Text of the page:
Photo of a Black couple holding hands, cropped in to just their hands clasped together.

Book Review: Opposite of Always

This is another book I read back in 2020, but this one has stuck with me a little bit more than the last. Opposite of Always by Justin A. Reynolds gave me time-travelling Groundhog Day vibes (but with YA stakes) that I’ve enjoyed before—and it didn’t get past me that the characters’ names were Jack and Kate, like in Titanic. Though obviously held in a world with magical realism, it does put things like life and death and cause and effect into the forefront, and I was happily along for the ride.

When Jack and Kate meet at a party, bonding until sunrise over their mutual love of Froot Loops and their favorite flicks, Jack knows he’s falling—hard. Soon she’s meeting his best friends, Jillian and Franny, and Kate wins them over as easily as she did Jack.

But then Kate dies. And their story should end there.

Yet Kate’s death sends Jack back to the beginning, the moment they first meet, and Kate’s there again. Healthy, happy, and charming as ever. Jack isn’t sure if he’s losing his mind.

Still, if he has a chance to prevent Kate’s death, he’ll take it. Even if that means believing in time travel. However, Jack will learn that his actions are not without consequences. And when one choice turns deadly for someone else close to him, he has to figure out what he’s willing to do to save the people he loves.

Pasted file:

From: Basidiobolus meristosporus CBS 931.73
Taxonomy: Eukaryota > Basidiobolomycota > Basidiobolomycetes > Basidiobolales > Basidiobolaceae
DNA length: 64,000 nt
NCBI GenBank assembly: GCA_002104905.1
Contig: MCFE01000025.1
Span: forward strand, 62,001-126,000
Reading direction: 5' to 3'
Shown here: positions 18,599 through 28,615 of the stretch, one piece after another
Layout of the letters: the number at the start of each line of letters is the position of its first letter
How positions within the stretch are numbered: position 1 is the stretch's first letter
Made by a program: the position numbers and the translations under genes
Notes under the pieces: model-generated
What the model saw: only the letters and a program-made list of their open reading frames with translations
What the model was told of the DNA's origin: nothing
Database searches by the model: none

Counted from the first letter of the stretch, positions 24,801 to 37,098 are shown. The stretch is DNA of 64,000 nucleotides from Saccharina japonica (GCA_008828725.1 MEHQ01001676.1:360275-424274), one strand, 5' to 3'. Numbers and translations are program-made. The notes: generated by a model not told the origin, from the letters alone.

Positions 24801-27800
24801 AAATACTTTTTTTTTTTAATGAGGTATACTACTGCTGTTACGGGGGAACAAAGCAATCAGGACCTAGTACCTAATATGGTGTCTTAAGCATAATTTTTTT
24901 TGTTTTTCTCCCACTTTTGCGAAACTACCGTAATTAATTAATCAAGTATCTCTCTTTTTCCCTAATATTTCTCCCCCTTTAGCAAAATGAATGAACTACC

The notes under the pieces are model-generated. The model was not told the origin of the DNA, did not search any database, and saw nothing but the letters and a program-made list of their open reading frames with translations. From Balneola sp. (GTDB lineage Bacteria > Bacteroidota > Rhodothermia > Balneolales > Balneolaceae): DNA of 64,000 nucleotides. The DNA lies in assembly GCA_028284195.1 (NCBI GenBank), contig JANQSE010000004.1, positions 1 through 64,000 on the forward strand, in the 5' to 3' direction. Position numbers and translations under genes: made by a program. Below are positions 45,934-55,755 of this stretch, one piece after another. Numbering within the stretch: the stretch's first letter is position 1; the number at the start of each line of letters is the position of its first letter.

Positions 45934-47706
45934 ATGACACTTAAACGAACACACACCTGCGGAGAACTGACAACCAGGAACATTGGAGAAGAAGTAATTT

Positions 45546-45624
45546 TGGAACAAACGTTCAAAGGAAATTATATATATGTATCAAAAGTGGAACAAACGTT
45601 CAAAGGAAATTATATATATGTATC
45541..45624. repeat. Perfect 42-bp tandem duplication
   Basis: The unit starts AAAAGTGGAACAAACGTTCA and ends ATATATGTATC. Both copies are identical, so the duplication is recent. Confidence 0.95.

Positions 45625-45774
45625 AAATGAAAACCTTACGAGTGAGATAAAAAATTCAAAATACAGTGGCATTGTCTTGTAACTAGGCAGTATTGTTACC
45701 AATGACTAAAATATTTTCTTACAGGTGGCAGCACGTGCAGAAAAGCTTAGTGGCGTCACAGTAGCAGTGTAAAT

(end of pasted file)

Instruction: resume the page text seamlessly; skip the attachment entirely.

My musings
The premise of this book is a lot like Lauren Oliver’s Before I Fall, which I enjoyed, but it definitely has a different feel. I love that in a time of #ownvoice we finally get a YA romantic comedy with a Black male protagonist written by a Black male and with the majority (if not all) of the characters being minorities. It was refreshing.

I liked the dynamic between the group of friends and their families. Jack’s parents were amazing. I wish Jillian was a little less “perfect” but it didn’t bother me too much. And I think I missed why we called Franny’s dad The Coupon, because it seemed really random to me. The epilogue at the end was also fabulous. It added another dimension to the book that I wasn’t expecting.

I will definitely keep an eye out to read something else by Justin A. Reynolds if I get the chance.


Illustration of a Black couple sitting on stairs and every few steps they are seated there again in a different position—sometimes looking at each other lovingly, sometimes starting away from each other.

“The things is, you don’t forfeit your whole world to prove your feelings to someone. You bring your worlds together. You get more world, not less.” —Justin A. ReynoldsOpposite of Always

Thank you to Justin Groep on Unsplash for the featured photo.

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